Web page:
Dominic Ingle, the trainer who took Kell Brook to a world title, says he will not know whether the former IBF welterweight champion still has it until he steps back into the ring next month.
Brook is back working with Ingle at the famous Wincobank gym ahead of his fight with Mark DeLuca on February 8 in Sheffield, hoping it will provide a springboard to a world-title shot next summer.
But, while Ingle says the 33-year-old has looked good in the gym, he is reserving judgment on his prospects of making a splash at the top level again until he actually boxes.
“We’ll have to see what he has left,” said Ingle, the son of legendary trainer Brendan. “I will know in the first four rounds.
“I have seen him sparring younger, ambitious guys, who have come to take his head off and he has handled them. He’s handled their energy, stamina and timing. He’s fresh, but that could change when he drops another six or seven pounds to make weight – there are all these other factors.
“So far he has looked all right, but he has been out for over a year so we won’t actually know until he gets in the ring.
“Fingers crossed he turns up of February 8 and gives a performance that shows us he has got another 12 months. All I will say at this point is that he is in a very good place with his weight and fitness, it is just a case of what he does on the night.”
Brook last boxed in December 2018, when he had a tougher-than-expected night before grinding out a points victory over Michael Zerafa. Ahead of that fight, he had left Ingle to be trained by John Fewkes, but, while critical of that decision, Ingle says there was never a fallout.
“They think everybody falls out in boxing,” Ingle said. “It’s like having kids. With my father, he always gave me enough rope to make my own mistakes. He would say, ‘if you do this, it’s going to go wrong, but if you are going to do it, go and do it and you will learn’.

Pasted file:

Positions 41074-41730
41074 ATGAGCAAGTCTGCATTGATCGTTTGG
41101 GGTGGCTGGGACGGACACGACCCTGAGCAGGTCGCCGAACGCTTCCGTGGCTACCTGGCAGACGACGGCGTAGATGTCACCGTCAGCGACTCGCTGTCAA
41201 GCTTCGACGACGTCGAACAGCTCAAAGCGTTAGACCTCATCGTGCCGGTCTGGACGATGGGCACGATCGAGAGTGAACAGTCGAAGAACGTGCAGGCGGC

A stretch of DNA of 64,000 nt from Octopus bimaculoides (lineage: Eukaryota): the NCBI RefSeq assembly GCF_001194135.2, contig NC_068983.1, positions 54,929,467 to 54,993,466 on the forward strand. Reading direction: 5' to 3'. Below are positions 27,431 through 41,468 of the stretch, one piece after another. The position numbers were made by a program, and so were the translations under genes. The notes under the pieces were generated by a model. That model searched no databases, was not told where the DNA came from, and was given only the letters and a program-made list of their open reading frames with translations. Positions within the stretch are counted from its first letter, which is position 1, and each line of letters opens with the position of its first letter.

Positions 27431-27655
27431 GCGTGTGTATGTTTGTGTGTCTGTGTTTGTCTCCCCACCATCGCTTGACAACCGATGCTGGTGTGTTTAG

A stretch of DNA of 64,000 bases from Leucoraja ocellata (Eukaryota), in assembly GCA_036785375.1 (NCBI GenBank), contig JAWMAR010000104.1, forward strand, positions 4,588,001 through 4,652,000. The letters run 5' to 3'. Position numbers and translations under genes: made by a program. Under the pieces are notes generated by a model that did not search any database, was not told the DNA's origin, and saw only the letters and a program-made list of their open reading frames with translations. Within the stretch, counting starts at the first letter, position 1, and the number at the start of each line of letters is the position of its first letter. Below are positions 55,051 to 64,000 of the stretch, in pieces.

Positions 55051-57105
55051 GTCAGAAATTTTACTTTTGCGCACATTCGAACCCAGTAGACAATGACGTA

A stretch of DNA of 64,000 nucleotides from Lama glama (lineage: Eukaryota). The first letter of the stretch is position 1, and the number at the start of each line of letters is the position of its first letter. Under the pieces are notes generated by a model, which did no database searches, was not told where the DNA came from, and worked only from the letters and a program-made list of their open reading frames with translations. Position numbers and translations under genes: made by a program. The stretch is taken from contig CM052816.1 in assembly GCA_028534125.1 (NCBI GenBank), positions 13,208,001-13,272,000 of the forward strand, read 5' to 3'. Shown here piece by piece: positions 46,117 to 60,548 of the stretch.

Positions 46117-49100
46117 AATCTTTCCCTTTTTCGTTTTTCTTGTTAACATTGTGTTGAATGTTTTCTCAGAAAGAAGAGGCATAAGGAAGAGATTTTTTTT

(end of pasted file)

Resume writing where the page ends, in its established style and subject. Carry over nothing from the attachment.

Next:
“It is the same with boxers. My ambition with Kell was to take him to a world title and to win it. That was my job done. From that point on, you have still got a job, but it is their responsibility. Once they are on the top of the mountain, it is up to them to stay on track, I can’t live their life for them.
“I thought [switching to Fewkes] it was the wrong move, but we didn’t fall out. I was somewhere else. I was in Canada and he didn’t want to traipse around, which I understand. But for me that would have been better than working with an inexperienced trainer, who didn’t know how to control Kell Brook. That’s what you need and it takes years to get that kind of relationship.
“As good a fighter as Kell Brook is, it is like having a Ferrari and putting a kid behind the steering wheel. That kid might be able to drive a toy car but it is a different machine. Kell Brook won the fight, it wasn’t the best and a year later he is back in the mix.”
Ingle says that ambition rather than earning potential will be the key to Brook having an Indian summer to his career.
“He goes through phases when he gets really cheesed off with boxing and disheartened and then something will spur him on,” Ingle said.
“Sometimes it is other fighters in the gym. He will see Liam Williams doing well, or Kid Galahad, or Billy Joe [Saunders] and he will think ‘I can still do that’. And he can, he can still do that, it is just whether you can drag yourself out of bed in the morning, the nice house with the wife and kids.
“He has worked hard for what he has got, but at this age you can’t do boxing for money, you have to do boxing for ambition and you have to have the hunger to prove yourself.
“He doesn’t like to lose at anything. He still has that ambition but once you lose that, it is time to pack up.”